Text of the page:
A new annual report unveiled by Amnesty International, a reputed human rights organization, has said the members of the opposition, government-critical media, and NGOs in Georgia were “attacked, intimidated and wiretapped amid an atmosphere of impunity.”
“The authorities at times made statements condoning such violence, fostering the sense of impunity,” said Amnesty International.
According to the report, Georgian authorities failed to identify the organizers of the mass violence against Tbilisi Pride on July 5, or “to ensure an effective investigation of the violent events.”
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The report also took note of persistent concerns over a lack of judicial independence, selective justice, and politically motivated prosecution of government opponents.
Amnesty also recalled that ex-President Mikheil Saakashvili, imprisoned on October 1 after eight years in exile, “was forcibly transferred to a prison hospital without adequate healthcare facilities where he faced threats and insults from other inmates and degrading treatment by the prison authorities.”
In the report, Amnesty International further noted that protesters against the controversial Namakhvani hydropower plant were on several occasions detained by the police and prevented from assembling near the construction site.
The watchdog also focused on labor rights abuses, noting widespread violations as companies sacked employees or reduced their wages due to COVID-related restrictions. It also highlighted that Tbilisi municipal rubbish collectors reported threats and wage cuts in retaliation for holding a three-day strike.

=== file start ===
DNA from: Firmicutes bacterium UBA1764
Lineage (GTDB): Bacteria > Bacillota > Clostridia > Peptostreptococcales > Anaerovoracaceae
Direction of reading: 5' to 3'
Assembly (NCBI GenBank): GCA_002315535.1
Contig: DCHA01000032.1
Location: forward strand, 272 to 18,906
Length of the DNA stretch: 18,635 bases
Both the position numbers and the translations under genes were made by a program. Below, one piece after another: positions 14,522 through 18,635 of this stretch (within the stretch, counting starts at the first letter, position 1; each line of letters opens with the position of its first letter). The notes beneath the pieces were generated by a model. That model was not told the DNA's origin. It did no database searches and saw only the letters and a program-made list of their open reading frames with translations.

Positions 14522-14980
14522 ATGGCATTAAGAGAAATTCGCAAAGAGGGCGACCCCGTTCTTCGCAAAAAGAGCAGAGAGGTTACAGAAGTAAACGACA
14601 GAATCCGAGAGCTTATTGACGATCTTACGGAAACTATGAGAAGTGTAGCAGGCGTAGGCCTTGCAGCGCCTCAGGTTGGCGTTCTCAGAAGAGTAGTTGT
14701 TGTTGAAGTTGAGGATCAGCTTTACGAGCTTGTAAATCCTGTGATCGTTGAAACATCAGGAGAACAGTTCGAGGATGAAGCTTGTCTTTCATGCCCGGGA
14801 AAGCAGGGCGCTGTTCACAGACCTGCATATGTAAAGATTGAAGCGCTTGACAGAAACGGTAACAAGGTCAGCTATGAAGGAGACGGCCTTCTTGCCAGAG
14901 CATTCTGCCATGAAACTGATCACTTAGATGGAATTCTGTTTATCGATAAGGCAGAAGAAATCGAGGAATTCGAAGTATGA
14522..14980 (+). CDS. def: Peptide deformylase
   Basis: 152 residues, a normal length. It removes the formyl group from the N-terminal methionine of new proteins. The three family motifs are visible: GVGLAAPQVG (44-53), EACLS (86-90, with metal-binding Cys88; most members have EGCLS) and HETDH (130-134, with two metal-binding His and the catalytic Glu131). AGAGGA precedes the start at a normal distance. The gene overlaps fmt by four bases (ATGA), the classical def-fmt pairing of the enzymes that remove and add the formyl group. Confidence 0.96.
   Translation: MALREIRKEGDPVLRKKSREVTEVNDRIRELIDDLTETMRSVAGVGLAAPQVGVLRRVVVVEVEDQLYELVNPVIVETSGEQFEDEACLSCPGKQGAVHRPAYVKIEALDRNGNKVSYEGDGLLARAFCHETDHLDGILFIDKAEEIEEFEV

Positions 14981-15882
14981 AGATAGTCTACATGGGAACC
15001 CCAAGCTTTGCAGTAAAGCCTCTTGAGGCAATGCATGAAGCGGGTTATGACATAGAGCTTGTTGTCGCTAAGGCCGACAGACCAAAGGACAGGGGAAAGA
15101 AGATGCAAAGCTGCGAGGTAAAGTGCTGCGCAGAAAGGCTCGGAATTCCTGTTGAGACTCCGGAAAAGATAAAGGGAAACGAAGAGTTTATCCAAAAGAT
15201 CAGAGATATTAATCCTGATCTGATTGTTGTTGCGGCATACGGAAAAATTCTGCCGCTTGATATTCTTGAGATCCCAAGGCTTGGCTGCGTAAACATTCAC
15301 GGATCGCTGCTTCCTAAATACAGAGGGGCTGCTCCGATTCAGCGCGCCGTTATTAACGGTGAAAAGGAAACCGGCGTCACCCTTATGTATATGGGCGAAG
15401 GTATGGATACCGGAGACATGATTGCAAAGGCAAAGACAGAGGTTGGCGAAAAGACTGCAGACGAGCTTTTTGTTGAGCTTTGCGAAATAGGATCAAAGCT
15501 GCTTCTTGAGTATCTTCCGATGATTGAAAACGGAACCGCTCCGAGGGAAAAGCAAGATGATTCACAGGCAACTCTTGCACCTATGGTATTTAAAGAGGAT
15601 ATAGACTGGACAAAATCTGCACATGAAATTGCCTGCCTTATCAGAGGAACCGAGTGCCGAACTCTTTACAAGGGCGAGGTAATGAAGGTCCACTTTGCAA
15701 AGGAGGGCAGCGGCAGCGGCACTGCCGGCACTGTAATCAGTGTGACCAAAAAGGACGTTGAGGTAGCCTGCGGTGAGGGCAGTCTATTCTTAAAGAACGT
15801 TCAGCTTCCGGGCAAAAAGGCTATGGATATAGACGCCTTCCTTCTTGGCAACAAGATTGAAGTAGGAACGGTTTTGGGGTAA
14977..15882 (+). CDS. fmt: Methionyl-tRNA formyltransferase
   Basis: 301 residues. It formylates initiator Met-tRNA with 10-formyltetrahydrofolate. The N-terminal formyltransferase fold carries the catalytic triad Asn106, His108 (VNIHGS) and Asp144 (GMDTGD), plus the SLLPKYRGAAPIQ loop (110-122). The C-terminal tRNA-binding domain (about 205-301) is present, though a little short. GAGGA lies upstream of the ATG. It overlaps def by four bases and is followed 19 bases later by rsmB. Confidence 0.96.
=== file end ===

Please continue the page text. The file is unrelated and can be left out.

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The report also listed human rights violations in Russian-occupied Abkhazia and Tskhinvali/South Ossetia regions.
Amnesty highlighted the lack of effective investigation into the death of Inal Jabiev, who died in custody in Tskhinvali after being severely beaten following detention in August 2020.
The document also recalled the death of Anri Ateiba in September in Abkhazia, after he was found unconscious in the temporary detention center in Gagra in August.
Amnesty International further recalled that the health of Irakli Bebua, an ethnic Georgian resident of Gali district serving nine years in jail for burning the Abkhaz flag, reportedly deteriorated due to chronic diseases and lack of adequate healthcare in detention.
The watchdog also listed freedom of movement restrictions imposed by Sokhumi and Tskhinvali as other notable human rights violations.